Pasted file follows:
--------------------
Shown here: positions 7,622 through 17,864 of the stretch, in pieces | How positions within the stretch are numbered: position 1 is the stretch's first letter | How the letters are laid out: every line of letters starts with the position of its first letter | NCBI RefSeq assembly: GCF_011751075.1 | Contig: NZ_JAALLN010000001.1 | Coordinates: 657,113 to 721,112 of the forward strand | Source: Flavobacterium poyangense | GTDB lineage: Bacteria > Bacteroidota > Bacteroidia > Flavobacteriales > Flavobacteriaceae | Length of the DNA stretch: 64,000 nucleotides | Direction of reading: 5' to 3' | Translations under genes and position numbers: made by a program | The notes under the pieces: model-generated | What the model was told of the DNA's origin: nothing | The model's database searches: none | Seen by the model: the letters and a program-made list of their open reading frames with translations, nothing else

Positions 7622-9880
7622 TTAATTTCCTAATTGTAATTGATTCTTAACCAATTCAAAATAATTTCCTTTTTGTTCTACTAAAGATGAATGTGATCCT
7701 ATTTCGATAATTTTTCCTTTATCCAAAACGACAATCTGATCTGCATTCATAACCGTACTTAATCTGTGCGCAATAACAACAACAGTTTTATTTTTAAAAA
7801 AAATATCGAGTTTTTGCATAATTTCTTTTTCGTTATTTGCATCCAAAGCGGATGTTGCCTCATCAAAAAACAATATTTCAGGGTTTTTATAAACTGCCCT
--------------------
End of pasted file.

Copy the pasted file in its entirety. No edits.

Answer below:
Shown here: positions 7,622 through 17,864 of the stretch, in pieces | How positions within the stretch are numbered: position 1 is the stretch's first letter | How the letters are laid out: every line of letters starts with the position of its first letter | NCBI RefSeq assembly: GCF_011751075.1 | Contig: NZ_JAALLN010000001.1 | Coordinates: 657,113 to 721,112 of the forward strand | Source: Flavobacterium poyangense | GTDB lineage: Bacteria > Bacteroidota > Bacteroidia > Flavobacteriales > Flavobacteriaceae | Length of the DNA stretch: 64,000 nucleotides | Direction of reading: 5' to 3' | Translations under genes and position numbers: made by a program | The notes under the pieces: model-generated | What the model was told of the DNA's origin: nothing | The model's database searches: none | Seen by the model: the letters and a program-made list of their open reading frames with translations, nothing else

Positions 7622-9880
7622 TTAATTTCCTAATTGTAATTGATTCTTAACCAATTCAAAATAATTTCCTTTTTGTTCTACTAAAGATGAATGTGATCCT
7701 ATTTCGATAATTTTTCCTTTATCCAAAACGACAATCTGATCTGCATTCATAACCGTACTTAATCTGTGCGCAATAACAACAACAGTTTTATTTTTAAAAA
7801 AAATATCGAGTTTTTGCATAATTTCTTTTTCGTTATTTGCATCCAAAGCGGATGTTGCCTCATCAAAAAACAATATTTCAGGGTTTTTATAAACTGCCCT